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Jeremy Sy writes: The ‘typical’ eCommerce shopper is older than you think. According to the Futures Company’s Global MONITOR research, 60% of consumers 50+ globally say they’ve purchased a product or service online, compared to 51% of 16-34s, and 56% of 35-49s. This finding is true across most of Asia. In most of the markets we survey in the region, 50+s are as likely as, if not more likely than, younger consumers to shop online.

Three factors contribute to older consumers’ greater propensity for online shopping:

The older shopper is therefore more of a searcher than a browser: They tend to know what they’re looking for, and go to market searching for the best deal on that specific item, rather than browsing the alternatives in the hope of discovering something new and different. Shopping online saves them the effort of comparing prices across different retailers.

In the future, it’s going to be increasingly important to consider the older consumer – the silver surfer – in eCommerce strategies. Firstly, there are just going to be more of them. With few exceptions, populations around the world are ageing.  By 2050, there will be more people aged over 65 in the world, than children under the age of 14. Within the same time frame, the number of people aged 85+ globally will quadruple to 395 million.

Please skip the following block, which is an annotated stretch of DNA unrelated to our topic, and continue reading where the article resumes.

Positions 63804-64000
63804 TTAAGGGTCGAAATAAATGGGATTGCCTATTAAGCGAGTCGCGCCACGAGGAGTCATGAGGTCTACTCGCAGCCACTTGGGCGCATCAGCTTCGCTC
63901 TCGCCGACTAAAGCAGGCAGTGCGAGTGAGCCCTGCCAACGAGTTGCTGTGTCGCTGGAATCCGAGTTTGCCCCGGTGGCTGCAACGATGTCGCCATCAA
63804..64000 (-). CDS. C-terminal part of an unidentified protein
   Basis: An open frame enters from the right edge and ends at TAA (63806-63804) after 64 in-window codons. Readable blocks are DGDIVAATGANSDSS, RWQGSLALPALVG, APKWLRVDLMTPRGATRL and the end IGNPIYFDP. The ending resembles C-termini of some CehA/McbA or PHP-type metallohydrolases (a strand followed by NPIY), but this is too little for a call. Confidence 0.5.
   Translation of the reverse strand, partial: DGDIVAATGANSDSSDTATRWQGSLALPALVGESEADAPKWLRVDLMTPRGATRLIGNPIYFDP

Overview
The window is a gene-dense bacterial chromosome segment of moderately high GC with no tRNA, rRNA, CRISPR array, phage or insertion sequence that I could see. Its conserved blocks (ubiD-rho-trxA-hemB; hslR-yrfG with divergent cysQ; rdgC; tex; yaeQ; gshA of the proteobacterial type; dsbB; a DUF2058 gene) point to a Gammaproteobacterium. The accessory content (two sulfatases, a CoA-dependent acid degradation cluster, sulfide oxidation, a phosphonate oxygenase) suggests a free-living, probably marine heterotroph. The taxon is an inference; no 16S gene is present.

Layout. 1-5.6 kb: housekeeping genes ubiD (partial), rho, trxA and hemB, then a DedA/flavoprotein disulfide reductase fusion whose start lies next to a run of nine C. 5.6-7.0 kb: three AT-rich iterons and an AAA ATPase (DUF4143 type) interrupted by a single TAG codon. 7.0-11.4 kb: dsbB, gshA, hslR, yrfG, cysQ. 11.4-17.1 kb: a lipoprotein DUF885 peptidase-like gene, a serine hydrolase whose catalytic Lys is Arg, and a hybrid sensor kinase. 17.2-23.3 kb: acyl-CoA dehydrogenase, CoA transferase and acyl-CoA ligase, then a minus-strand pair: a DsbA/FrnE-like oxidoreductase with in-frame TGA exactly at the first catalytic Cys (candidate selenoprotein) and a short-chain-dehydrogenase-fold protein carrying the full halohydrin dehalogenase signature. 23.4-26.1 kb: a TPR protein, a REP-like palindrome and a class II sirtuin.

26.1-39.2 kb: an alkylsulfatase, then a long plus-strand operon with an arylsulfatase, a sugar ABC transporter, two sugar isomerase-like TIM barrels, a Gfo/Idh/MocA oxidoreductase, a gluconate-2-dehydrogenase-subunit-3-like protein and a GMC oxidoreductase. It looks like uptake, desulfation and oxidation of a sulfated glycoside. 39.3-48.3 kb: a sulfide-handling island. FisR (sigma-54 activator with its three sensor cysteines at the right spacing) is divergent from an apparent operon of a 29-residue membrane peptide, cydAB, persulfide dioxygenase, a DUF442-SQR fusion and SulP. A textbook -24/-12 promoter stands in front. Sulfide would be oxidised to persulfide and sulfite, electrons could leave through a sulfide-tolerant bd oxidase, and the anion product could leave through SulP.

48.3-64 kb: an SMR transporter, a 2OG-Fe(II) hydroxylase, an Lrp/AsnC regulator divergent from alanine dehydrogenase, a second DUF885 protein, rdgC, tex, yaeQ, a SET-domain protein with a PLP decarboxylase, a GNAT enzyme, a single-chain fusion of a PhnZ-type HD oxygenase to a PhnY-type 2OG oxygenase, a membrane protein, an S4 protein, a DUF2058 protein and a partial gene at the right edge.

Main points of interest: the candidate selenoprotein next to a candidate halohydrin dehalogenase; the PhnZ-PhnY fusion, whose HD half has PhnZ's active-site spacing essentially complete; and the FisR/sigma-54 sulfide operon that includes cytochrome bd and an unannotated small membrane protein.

Beyond this, older consumers will increasingly become the key targets within digital channels. A report by TGI International shows that “while younger generations are the first to embrace new digital technologies, once these enter the mainstream the real driving force behind growth is adoption by older generations. These groups have the added appeal of higher levels of disposable income, and increasing size as life expectancy grows.

What does this all mean for businesses? If your brand targets older consumers, don’t forget to think about eCommerce as a channel, and digital media in general as a way of driving purchase. And no matter who you’re targeting today, start thinking about older consumers and how you can meet their changing needs, both online and off.

This post has also been published at OgilvyDo. The picture at the top of the post is licensed from Thinkstock

 

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